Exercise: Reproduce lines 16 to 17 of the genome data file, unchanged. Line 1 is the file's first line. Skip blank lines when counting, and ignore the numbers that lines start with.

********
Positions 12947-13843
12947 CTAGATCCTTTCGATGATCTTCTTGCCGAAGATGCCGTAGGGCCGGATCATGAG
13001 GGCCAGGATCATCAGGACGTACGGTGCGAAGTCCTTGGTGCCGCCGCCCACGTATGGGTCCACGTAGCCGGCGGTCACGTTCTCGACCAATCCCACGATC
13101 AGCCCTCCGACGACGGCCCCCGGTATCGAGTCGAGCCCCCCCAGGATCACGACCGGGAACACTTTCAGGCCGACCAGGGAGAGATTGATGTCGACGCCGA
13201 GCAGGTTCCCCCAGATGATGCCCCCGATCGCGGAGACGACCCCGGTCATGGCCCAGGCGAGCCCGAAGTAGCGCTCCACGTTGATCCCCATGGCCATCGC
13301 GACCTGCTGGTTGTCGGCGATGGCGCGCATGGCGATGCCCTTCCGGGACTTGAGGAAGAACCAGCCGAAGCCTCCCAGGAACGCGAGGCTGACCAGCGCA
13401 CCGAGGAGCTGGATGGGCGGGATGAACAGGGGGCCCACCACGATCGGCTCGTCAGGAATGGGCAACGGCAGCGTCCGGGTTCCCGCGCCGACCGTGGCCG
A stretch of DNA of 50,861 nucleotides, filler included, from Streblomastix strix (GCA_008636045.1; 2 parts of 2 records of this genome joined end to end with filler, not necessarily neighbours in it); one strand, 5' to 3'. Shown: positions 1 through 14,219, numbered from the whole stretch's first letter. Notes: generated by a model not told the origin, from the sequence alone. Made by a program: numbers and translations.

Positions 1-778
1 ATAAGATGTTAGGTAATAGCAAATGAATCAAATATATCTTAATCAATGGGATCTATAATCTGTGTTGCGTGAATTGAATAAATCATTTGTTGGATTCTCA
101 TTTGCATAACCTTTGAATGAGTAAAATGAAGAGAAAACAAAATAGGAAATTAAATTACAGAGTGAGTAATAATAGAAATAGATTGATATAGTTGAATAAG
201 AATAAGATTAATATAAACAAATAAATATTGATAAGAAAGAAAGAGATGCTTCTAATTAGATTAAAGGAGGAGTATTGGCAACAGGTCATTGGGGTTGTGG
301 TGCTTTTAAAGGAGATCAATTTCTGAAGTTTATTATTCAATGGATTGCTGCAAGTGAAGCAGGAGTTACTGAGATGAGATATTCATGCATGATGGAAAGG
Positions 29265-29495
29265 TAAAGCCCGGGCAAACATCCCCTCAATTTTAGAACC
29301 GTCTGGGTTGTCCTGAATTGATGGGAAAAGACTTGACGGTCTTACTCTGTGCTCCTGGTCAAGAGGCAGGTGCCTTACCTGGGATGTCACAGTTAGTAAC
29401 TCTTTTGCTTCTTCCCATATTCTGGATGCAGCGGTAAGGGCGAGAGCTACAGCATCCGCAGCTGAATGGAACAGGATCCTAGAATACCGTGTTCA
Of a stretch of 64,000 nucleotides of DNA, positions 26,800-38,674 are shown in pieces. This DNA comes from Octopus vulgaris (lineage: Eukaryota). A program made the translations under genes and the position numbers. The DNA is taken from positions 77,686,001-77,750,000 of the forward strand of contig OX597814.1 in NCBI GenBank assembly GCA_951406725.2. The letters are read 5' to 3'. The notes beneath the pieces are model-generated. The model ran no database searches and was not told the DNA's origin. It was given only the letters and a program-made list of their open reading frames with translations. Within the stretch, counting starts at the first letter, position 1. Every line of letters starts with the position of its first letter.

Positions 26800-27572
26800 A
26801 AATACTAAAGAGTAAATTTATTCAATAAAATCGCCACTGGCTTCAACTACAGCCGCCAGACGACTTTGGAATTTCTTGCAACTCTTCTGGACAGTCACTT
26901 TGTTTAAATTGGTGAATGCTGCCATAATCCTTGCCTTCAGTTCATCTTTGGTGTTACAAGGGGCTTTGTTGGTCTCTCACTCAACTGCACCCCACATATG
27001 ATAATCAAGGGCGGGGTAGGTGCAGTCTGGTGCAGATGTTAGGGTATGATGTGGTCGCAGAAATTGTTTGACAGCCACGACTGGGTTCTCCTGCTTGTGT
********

29301 GTCTGGGTTGTCCTGAATTGATGGGAAAAGACTTGACGGTCTTACTCTGTGCTCCTGGTCAAGAGGCAGGTGCCTTACCTGGGATGTCACAGTTAGTAAC
29401 TCTTTTGCTTCTTCCCATATTCTGGATGCAGCGGTAAGGGCGAGAGCTACAGCATCCGCAGCTGAATGGAACAGGATCCTAGAATACCGTGTTCA